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you see as many as 30 inches in some cases, this is a forecast model. if we were to start from zero, running up along the louisiana texas coast. dock behind me, still the houston area, it's right on that line. there are going to be a lot of areas where we are looking at another 15 inches. >> it will depend on whether the storm tracks to the east of the west. >> this is a fine line and it wouldn't be surprised if you are talking about thursday, it wouldn't take a big shift for a very heavy rainfall to be right over houston again. >> i want to show people some videos we've just gotten in, where is this form again? humble, texas. a woman has gotten her car and driven along, you can see how windy it is. flooding all over the place, a little narration coming.
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you can see where the flooding was, some of the waters have gone down a little bit, you can see debris all over the neighborhood. just neighborhood after neighborhood after neighborhood like this. again, still raining when this video was taken a short time ago, listen. neighbors coming out to assist there. this is the latest loop from the satellite that nasa has sent us, the satellite loop goes back about 24 hours and you can see that circulation in this storm, it's overland now. you can see a little bit of an eye and these walls will reform and there it is, another huge area of explosive storms there. dryer over to the west, lots more moisture there. and again, many more days of this next you have to come. here it is, this is at a supermarket and what town was a?
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this is in houston. they are letting ten people in as ten people come out, very short and supplies all across the houston area. much more to go, molly, lots of rain to come. >> molly: we appreciate the picture, lots more water on the way. >> leland: had that been during a hurricane or tropical storm, we would have a site it looks really bad out there. still without rain, still without water and that wind. >> molly: the structural integf things, there's more to come. the water begins to go down, they will have to assess all the highways and that was just a hint of what is happening in real time right now. >> leland: there's going to be a couple of processes the fema director said. president trump expected to get a firsthand look during his visit to texas tomorrow, even with more torrential rain and the forecast the president is going down there. we are going to preview exactly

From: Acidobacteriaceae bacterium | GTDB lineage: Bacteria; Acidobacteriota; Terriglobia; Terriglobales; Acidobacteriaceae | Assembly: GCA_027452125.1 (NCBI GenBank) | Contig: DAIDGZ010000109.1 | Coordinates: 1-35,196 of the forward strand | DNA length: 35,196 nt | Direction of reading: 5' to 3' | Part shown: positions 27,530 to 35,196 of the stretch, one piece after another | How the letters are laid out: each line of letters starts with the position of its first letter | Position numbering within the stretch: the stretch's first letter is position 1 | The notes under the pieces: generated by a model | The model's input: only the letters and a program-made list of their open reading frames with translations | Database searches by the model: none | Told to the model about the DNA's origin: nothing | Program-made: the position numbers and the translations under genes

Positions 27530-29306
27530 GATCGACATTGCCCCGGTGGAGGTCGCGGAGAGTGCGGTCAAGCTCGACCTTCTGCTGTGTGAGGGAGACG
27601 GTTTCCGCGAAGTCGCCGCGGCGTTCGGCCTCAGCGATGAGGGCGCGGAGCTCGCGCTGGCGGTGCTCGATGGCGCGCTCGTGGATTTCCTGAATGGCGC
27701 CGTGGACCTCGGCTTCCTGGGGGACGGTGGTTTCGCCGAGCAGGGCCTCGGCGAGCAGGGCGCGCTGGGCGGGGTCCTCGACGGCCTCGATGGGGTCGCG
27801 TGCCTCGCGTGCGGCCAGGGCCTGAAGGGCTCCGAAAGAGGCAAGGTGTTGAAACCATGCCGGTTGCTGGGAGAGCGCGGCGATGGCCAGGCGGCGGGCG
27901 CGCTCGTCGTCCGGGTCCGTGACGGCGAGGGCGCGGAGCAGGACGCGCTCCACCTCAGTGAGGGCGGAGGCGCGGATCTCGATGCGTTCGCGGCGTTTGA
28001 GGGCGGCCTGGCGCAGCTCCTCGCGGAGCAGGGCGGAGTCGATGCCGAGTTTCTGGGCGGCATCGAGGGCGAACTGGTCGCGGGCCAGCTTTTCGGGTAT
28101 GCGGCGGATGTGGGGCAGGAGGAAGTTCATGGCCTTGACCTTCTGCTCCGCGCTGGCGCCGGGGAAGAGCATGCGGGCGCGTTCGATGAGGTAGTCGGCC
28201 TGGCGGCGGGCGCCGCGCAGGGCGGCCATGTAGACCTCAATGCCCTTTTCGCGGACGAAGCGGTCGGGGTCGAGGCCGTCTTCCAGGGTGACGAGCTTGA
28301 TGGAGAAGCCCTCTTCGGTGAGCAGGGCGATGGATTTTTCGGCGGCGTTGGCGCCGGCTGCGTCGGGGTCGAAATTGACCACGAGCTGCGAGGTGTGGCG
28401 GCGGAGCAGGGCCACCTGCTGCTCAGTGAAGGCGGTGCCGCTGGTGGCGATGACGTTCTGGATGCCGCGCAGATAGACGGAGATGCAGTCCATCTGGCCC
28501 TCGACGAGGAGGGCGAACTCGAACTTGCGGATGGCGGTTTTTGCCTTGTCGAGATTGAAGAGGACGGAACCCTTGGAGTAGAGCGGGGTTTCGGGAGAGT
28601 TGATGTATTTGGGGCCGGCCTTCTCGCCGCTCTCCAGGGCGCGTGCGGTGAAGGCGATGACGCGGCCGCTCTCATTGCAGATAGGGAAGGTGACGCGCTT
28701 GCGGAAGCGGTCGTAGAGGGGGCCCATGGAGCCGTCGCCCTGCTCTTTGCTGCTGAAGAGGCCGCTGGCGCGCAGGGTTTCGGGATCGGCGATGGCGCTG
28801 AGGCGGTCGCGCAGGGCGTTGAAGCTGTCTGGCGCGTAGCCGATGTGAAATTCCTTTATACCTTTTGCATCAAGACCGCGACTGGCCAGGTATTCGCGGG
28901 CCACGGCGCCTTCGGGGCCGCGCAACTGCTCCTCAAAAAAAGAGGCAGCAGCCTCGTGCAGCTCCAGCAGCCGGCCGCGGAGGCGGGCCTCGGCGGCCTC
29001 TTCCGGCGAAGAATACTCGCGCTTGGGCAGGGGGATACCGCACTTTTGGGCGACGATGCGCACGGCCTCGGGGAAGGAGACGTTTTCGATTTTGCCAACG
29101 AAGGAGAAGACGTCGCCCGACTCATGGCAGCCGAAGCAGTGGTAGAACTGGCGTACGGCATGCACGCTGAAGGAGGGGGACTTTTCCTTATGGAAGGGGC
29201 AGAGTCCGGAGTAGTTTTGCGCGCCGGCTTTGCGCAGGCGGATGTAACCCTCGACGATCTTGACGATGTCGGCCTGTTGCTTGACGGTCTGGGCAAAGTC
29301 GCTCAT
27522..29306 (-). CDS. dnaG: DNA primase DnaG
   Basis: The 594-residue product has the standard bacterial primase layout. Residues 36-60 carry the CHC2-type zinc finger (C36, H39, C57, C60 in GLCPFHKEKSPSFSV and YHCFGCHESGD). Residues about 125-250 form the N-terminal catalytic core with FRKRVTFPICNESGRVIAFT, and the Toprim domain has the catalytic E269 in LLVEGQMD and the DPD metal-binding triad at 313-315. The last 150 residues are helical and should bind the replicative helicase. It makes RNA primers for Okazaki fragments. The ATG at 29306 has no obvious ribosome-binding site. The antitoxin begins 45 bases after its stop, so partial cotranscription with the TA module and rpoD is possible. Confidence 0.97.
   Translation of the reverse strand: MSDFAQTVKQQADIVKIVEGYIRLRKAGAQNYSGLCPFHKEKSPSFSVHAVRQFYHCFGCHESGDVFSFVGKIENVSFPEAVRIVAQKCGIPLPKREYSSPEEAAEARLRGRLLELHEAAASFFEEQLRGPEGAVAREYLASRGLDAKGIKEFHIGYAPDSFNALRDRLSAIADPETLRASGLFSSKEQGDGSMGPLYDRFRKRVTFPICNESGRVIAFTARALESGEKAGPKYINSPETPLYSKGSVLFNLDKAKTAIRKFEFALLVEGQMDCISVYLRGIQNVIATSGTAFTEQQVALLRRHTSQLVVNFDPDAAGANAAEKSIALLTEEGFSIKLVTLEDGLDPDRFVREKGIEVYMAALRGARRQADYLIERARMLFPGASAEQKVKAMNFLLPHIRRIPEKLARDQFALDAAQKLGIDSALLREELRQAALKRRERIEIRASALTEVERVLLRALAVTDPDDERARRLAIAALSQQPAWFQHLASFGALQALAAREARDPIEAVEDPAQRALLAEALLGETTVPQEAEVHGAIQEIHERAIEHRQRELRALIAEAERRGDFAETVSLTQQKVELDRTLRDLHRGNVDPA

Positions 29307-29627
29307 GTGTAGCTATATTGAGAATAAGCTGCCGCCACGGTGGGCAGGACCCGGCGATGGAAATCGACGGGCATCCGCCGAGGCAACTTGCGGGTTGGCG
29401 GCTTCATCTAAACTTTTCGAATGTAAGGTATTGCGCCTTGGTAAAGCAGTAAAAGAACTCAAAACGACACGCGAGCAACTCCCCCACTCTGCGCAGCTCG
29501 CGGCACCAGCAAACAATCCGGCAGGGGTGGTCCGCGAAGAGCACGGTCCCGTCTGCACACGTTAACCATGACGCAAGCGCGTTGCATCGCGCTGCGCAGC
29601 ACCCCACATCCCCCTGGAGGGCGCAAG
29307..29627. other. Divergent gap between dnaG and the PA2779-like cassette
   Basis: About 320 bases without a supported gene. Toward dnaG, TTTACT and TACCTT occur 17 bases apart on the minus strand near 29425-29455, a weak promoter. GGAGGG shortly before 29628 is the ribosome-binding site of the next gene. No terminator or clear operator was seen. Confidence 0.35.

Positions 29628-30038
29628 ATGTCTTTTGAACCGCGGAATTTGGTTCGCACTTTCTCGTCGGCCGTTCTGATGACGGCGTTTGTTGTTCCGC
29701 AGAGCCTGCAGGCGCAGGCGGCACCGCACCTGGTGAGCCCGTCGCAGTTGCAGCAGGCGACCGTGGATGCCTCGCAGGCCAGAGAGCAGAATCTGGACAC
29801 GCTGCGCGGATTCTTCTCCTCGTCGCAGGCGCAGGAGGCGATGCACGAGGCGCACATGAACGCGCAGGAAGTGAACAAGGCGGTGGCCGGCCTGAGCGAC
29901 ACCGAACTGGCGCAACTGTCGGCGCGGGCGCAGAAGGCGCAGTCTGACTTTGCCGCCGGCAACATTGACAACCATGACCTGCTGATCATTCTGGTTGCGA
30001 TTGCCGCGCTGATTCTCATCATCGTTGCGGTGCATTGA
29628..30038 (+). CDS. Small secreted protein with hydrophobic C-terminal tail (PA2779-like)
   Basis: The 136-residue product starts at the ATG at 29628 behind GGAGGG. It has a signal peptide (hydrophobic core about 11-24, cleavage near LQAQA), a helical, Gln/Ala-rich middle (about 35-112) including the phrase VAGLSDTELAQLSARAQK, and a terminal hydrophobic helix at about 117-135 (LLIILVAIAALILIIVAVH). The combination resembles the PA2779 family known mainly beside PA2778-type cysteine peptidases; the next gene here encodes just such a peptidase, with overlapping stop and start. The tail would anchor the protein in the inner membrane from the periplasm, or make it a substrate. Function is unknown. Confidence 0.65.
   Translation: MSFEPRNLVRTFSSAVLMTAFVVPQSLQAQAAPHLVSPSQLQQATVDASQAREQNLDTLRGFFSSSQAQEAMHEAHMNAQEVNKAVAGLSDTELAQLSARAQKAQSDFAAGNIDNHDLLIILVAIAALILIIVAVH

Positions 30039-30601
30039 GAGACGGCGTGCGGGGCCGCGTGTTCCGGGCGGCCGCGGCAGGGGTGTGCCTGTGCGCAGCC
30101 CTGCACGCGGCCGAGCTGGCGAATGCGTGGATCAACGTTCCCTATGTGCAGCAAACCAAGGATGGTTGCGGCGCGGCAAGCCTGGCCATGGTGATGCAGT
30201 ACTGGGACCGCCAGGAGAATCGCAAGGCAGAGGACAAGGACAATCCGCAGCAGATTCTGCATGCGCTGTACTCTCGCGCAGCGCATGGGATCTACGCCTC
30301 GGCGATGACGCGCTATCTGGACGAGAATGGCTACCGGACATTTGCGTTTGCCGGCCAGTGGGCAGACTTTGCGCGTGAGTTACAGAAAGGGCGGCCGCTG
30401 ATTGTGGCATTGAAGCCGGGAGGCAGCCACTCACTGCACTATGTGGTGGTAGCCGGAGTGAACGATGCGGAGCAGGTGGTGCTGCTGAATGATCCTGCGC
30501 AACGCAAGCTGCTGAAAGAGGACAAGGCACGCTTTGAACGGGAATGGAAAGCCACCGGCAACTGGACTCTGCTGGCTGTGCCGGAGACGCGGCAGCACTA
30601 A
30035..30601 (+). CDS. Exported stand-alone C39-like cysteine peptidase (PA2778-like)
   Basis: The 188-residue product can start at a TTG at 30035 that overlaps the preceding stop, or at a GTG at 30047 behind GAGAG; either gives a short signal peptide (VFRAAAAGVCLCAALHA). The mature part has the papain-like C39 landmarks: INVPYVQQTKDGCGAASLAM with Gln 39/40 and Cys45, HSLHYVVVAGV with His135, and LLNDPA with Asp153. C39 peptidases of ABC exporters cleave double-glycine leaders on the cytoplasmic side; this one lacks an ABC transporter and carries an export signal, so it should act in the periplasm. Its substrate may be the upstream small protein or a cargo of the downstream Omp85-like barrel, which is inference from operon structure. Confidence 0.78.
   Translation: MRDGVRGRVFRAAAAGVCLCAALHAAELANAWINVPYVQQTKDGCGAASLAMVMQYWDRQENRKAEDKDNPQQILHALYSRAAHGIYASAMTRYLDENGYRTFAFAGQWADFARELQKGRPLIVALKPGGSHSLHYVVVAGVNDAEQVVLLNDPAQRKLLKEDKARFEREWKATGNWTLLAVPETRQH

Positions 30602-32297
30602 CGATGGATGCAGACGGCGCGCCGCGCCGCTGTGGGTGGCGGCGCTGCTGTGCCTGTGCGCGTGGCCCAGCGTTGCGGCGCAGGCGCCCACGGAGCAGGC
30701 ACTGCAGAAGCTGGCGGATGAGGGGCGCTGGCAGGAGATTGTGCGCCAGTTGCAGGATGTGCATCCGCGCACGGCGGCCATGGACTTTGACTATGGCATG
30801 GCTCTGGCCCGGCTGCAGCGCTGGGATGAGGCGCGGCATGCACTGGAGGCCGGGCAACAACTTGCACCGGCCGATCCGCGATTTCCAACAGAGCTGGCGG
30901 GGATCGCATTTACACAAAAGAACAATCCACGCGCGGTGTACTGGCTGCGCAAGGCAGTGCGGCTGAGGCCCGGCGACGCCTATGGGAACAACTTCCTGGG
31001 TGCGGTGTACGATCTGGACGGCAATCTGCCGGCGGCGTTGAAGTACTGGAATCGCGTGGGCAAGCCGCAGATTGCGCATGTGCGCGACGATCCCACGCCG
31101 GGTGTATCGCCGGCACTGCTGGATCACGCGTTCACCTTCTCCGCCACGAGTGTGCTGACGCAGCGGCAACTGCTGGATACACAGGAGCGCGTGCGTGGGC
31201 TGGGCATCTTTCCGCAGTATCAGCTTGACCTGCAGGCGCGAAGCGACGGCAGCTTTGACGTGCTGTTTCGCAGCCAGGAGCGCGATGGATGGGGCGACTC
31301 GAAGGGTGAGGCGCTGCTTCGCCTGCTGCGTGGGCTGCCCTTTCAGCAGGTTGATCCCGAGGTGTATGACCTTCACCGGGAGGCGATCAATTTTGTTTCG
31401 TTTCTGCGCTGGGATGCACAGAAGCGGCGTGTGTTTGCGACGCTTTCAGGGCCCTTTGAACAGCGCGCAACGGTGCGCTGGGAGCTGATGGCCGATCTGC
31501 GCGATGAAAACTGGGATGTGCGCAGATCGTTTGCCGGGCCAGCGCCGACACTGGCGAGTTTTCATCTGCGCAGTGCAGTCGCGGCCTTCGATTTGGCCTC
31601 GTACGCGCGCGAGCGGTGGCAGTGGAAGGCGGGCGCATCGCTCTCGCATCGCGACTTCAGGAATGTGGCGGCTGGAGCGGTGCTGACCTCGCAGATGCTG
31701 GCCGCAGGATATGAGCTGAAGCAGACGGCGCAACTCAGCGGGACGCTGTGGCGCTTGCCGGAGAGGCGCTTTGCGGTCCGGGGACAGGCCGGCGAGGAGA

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where he will go. and who he's going to need coming up. plus, texans coming together, stranger helping stranger, the pictures have been inspiring as they are heartbreaking. and this natural disaster help unite americans across the country? we will show you why the next guy says that's necessary if we are going to rebuild houston. >> i think we simply can't second-guess with the local officials decision was, what we need to do is take our time, everybody come together and help our fellow texans get to safety and begin the rebuilding proces process.
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what was the worst thing don't you get lonely? have you ever killed anybody? ♪ what did you think when i asked you these questions? i had never met anybody from the navy that's why i was, like, asking you all kinds of questions. yeah. i honestly didn't know what the marines did. everybody's experience is unique. you got musicians, you have cooks, you have admin people. ♪ i just think people should be more open minded. just get to know the person. ♪ >> it's a coordinated effort, one like i've never seen before. it's one of the best coordinated efforts that's ever happened in texas despite the fact that we have a storm that's really unprecedented. we are certainly used to dealing
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with these storms but obviously nothing like this in our history. >> molly: texas attorney general ken paxton turning praising the state's response to tropical storm harvey so far. let's bring in a tv anchor down and houston, thank you for joining us. >> thank you. as your coverage has shown, it is a day for saving lives. there are still many people that are cut off and in need of rescue, this is an area that flooded twice in 2016, memorial day floods and also 2017. there are 55 homes with people stranded in them right now. that officials are responding t